With just two weeks to go until the Chancellor delivers the Spring 2021 Budget, Practical Law is planning its coverage of this annual event. Senior editors from Practical Law Tax, Share Schemes & Incentives and Private Client reflect on some of the key announcements that might be made on 3 March, along with the ramifications for taxpayers and their advisers. For full details of our planned coverage, visit Practical Law, Spring 2021 Budget (free access).
Q. Might the Chancellor use the Budget to announce further COVID support measures?
A. The self-employed income support scheme, which was first introduced in May 2020 to allow the self-employed to claim a grant for income lost as a result of COVID-19, has been extended twice already. The Chancellor has confirmed that a fourth grant covering the period from February to April 2021 will be available, with details set out on 3 March. An extension to the reduced rate of VAT for the hospitality sector (currently set to expire on 31 March) may also be on the cards; answers to recent parliamentary questions on this topic have stated that a decision will be taken at the Budget. In contrast, the government had stated categorically that the temporary increase in the threshold at which SDLT is payable on purchases of residential property in England and Northern Ireland from £125,000 to £500,000 (or SDLT ‘holiday’), which was also set to end on 31 March, will not be extended (although further speculation is that the Chancellor is considering a brief, 6-week, extension). Finally, it is also possible that the coronavirus job retention scheme (furlough pay) will be extended beyond April 2021 or extended to cover those excluded from the existing scheme; the latest speculation suggests the scheme will remain in place until the summer. Practical Law has more information on all these issues in:
- Practice note, COVID-19: business tax implications: Employment
- Practice note, COVID-19: Coronavirus Job Retention Scheme (furlough).
- Practice note, SDLT and stamp duty rates (for land).
Q. On the topic of paying for the pandemic, a rise in the rate of CGT is rumoured to be under consideration. Do you think this is likely to happen?
A. An increase to capital gains tax rates is certainly a possibility, especially given the Chancellor’s promise to honour the Tory manifesto tax pledge not to increase income tax, NICs or VAT rates, although the timing of any increase is far from certain. Gains are currently taxed at a top rate of 28 percent (for certain disposals, most commonly, of residential property) or 20 percent (for other disposals). Plus, those who qualify for business asset disposals relief (previously called entrepreneurs’ relief), available to business owners disposing of a business or shares in a company, may reduce their overall effective tax rate to 10 percent on gains up to a certain limit. These are considerably lower than the top rate of income tax at 45 percent. Although, arguably, more palatable to the general population (only those with capital gains pay it) than other revenue-raising measures, it is likely to meet resistance from within the conservative party and in reality will not make a significant difference to the Treasury’s coffers, representing only a very small percentage of the total tax take.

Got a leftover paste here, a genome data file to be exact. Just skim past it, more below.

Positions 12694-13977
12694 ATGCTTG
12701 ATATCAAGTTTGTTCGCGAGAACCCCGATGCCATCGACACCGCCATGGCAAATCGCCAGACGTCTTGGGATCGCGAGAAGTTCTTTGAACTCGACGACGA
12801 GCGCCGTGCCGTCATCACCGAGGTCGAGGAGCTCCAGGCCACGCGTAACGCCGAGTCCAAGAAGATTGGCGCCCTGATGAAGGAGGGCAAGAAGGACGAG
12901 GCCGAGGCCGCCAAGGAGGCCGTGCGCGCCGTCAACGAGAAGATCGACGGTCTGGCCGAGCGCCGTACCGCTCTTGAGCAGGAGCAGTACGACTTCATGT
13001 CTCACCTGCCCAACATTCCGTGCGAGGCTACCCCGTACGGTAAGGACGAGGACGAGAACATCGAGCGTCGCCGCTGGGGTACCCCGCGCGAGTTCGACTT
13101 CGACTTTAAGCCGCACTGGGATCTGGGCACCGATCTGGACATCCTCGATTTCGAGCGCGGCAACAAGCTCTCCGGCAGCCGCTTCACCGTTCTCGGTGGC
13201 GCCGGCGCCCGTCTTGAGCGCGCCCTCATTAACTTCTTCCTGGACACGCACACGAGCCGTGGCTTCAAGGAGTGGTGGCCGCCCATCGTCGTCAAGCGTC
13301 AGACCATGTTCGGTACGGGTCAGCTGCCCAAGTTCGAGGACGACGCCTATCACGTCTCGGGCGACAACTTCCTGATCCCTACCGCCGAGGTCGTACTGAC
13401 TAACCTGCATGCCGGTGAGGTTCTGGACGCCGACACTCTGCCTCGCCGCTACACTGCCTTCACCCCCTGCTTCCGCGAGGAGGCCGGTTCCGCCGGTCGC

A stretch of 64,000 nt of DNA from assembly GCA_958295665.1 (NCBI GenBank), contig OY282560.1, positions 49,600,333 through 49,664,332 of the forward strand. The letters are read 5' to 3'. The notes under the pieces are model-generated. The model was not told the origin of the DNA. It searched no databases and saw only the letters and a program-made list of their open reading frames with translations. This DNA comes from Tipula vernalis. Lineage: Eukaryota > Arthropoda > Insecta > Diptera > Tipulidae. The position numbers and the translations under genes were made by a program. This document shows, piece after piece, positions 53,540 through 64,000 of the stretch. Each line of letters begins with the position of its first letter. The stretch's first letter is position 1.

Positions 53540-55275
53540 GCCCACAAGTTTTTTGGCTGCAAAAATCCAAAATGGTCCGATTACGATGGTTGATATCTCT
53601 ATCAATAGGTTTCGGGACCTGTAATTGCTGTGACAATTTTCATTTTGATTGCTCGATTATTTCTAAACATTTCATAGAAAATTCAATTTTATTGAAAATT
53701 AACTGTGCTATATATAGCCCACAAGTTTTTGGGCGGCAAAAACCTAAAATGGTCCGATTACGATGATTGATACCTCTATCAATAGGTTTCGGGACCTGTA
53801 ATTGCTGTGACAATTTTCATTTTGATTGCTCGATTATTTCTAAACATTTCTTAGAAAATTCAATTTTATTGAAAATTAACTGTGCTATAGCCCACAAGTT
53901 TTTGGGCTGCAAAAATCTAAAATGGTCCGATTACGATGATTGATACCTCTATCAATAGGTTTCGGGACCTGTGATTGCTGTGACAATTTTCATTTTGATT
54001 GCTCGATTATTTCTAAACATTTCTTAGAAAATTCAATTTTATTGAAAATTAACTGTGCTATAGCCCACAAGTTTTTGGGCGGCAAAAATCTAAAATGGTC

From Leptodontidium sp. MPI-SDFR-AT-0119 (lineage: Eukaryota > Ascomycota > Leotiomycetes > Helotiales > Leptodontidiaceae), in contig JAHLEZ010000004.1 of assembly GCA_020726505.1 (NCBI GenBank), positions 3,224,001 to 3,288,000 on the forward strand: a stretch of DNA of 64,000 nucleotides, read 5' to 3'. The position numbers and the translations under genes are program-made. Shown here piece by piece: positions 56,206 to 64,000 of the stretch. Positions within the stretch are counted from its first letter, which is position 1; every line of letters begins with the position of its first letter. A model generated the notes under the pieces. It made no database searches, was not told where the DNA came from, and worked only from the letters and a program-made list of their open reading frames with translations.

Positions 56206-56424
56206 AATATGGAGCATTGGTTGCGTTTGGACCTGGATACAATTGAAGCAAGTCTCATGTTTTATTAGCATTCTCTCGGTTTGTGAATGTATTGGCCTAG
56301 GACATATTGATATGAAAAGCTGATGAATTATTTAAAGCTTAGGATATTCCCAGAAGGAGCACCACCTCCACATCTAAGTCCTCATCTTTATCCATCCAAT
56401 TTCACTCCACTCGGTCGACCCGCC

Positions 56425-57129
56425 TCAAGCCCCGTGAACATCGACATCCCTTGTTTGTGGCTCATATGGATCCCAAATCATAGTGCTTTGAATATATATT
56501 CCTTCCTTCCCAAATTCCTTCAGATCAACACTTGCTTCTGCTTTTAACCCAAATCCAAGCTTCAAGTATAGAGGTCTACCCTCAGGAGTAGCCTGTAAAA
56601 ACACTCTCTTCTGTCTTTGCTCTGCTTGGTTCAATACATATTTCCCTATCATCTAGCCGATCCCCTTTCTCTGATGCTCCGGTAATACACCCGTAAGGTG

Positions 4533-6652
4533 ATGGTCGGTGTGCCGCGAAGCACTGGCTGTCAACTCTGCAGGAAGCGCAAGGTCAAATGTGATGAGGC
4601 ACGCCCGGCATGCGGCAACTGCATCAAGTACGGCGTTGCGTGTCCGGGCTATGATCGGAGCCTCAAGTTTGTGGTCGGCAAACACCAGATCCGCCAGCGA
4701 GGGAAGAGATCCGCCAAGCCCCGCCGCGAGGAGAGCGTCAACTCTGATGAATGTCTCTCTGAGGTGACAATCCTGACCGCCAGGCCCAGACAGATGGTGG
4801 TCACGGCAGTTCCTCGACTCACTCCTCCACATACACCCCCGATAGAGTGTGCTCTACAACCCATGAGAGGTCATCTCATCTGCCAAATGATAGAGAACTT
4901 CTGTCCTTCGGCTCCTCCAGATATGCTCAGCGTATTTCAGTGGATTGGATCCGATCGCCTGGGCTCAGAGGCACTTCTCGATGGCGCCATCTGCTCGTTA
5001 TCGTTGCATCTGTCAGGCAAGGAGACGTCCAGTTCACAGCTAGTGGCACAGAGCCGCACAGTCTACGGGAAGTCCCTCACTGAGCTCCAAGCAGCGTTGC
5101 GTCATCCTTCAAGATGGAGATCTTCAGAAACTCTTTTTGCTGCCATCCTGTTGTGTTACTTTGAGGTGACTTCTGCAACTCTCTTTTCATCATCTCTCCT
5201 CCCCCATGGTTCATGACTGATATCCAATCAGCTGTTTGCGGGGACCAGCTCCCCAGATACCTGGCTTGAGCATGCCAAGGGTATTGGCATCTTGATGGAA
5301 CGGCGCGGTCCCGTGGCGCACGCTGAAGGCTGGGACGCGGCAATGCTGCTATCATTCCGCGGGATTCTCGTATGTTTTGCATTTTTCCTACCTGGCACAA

Equalising income and capital gains tax rates would remove a significant tax benefit of the three tax-advantaged employee share option plans: CSOP, SAYE and EMI. There may continue to be some form of de minimis relief for CGT, but otherwise CSOP and SAYE gains would be taxed at the same rate as gains on non-tax-advantaged options. The same is true of EMI gains, unless EMI option holders continue to be able to access business asset disposals relief, but as mentioned, that relief may itself be under threat.
An alternative (or additional) measure would be to abolish business asset disposals relief, and this is also possible. Indeed, some authorities consider that the relief has primarily benefited a small number of very affluent taxpayers and done little to generate additional entrepreneurial activity. However, recent noises from the government have been about delaying more structural changes to the tax system, given we are only just beginning to emerge from the pandemic, so this is possibly a measure that will be delayed until the Autumn.
For more on all these topics, see:
- Practice note, Tax on chargeable gains: scope, administration and payment
- Practice note, Entrepreneurs’ relief
- Practice note, EMI share option plans: overview
- Practice note, Company share option plans (CSOPs): overview
- Practice note, SAYE option schemes (sharesave): overview.